And here is where Polly's first love, theatre, reenters the narrative: Once she could write her own ticket as editor, she spent as much time as possible at the local theatres, checking out her local South Bay stages as well as making the drive up into Hollywood, and writing it all up in her aptly titled column, "The Passionate Playgoer."


Apparently, her passion for the footlights rubbed some people the wrong way. Polly says she was fired from the editorship after a decade at the paper because the print shop foreman--who had the ear of her boss, the publisher--"thought my theatre reviewing was taking me away from my job. But I didn't neglect it--he just didn't like women in positions of power."


Indeed, she recalls that era of social and political conflict, which raged from Vietnam to U.S. college campuses, bittersweetly at best: "It was that terrible, yeasty period of dissent and hell-raising, when people were just trying to tear everything apart," Polly said. The theatre must have been an escape for her from the toxic politics of the time--even though, of course, around that time there was no shortage of countercultural spirit onstage on the West Coast. Ron Sossi was starting the Odyssey Theatre with productions of Brecht and Genet, and Gordon Davidson was staging things like The Devils and The Trial of Catonsville Nine at the new Mark Taper Forum.


Her dismissal from The Gardena Valley News was, in any case, a blessing in disguise: "Oh, it's a good thing I lost that job," she said. "It would have killed me. I loved it, but it was such hard work."


Nice Work

Polly flailed around a bit at various startup magazines that folded, but, as she recalls, "My big break and lifesaver came when my friend, Bea Bernstein, introduced me to Charles Faber, a distinguished theatre critic at The L.A. Free Press. He hired me as a theatre critic and titular "news editor' there. Then it was bought by Larry Flynt, who ran it until he was shot." (It then became L.A. Weekly under Jay Levin.)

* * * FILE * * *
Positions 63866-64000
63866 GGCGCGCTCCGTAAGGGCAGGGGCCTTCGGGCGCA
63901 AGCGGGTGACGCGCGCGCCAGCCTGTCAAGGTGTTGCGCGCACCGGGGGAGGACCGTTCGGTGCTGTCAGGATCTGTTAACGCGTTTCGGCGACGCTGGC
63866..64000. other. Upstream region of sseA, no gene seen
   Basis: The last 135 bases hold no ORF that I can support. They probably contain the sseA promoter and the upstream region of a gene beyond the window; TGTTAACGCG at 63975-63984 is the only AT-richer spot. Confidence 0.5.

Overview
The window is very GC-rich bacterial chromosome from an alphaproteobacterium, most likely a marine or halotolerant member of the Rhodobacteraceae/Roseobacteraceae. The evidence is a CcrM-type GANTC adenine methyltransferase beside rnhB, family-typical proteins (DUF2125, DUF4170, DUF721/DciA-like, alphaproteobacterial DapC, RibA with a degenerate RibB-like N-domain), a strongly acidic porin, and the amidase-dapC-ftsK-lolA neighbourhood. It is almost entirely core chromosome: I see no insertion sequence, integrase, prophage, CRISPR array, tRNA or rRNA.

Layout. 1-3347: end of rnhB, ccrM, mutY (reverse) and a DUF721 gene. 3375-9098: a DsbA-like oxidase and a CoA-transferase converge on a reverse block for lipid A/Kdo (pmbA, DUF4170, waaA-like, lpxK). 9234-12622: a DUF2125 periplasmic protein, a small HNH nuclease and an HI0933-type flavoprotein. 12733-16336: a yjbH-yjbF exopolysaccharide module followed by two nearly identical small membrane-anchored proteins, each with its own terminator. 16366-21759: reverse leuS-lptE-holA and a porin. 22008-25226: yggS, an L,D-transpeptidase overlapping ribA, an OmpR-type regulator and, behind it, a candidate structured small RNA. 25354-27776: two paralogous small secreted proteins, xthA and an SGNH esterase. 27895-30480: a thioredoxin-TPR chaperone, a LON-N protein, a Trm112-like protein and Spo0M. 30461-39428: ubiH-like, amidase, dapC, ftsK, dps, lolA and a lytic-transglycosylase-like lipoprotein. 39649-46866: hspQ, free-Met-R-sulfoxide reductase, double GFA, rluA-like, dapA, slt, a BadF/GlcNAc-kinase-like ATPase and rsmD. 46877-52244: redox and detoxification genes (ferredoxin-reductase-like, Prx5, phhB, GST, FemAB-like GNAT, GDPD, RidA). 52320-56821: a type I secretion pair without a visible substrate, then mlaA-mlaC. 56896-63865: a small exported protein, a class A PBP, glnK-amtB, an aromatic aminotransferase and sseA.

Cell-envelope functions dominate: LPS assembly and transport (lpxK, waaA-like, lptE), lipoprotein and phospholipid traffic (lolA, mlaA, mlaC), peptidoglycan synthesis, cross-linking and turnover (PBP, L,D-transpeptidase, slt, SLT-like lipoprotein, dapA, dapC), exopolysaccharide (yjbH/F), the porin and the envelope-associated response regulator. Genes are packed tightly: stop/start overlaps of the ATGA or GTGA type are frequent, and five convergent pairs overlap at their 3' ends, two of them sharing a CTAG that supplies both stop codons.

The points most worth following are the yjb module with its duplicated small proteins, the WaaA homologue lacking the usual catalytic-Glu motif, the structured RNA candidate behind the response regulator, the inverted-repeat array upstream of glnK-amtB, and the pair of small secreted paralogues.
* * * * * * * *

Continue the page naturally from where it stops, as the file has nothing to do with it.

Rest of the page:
By then at an age when most folks retire, in 1980 Polly Warfield got the job that made her name synonymous with L.A.'s scrappy theatre scene: as theatre critic, and soon theatre editor, of the actor's trade paper Drama-Logue. It would be the job she'd hold the longest, first under editor Lee Melville, then Faye Bordy, and which she continues to hold today at Back Stage West, which bought Drama-Logue in May, 1998.


Indeed, in an asset buyout that was politely called a "merger" at the time, Polly Warfield may have been the most crucial editorial asset Back Stage West acquired from the old Drama-Logue. She is inarguably unique in a field strewn with burnouts and carpers and charlatans--a place where all the "experts" you're likely to meet were educated elsewhere, fell in love with theatre elsewhere, and still read The New York Times more faithfully than the local papers. Polly has seen L.A. theatre grow from orphan to stepchild to the sleeping giant it is today. She wears the mantle so lightly that you may not notice it, but Polly Warfield remains an authority on L.A. theatre before whom we all must bow in deference.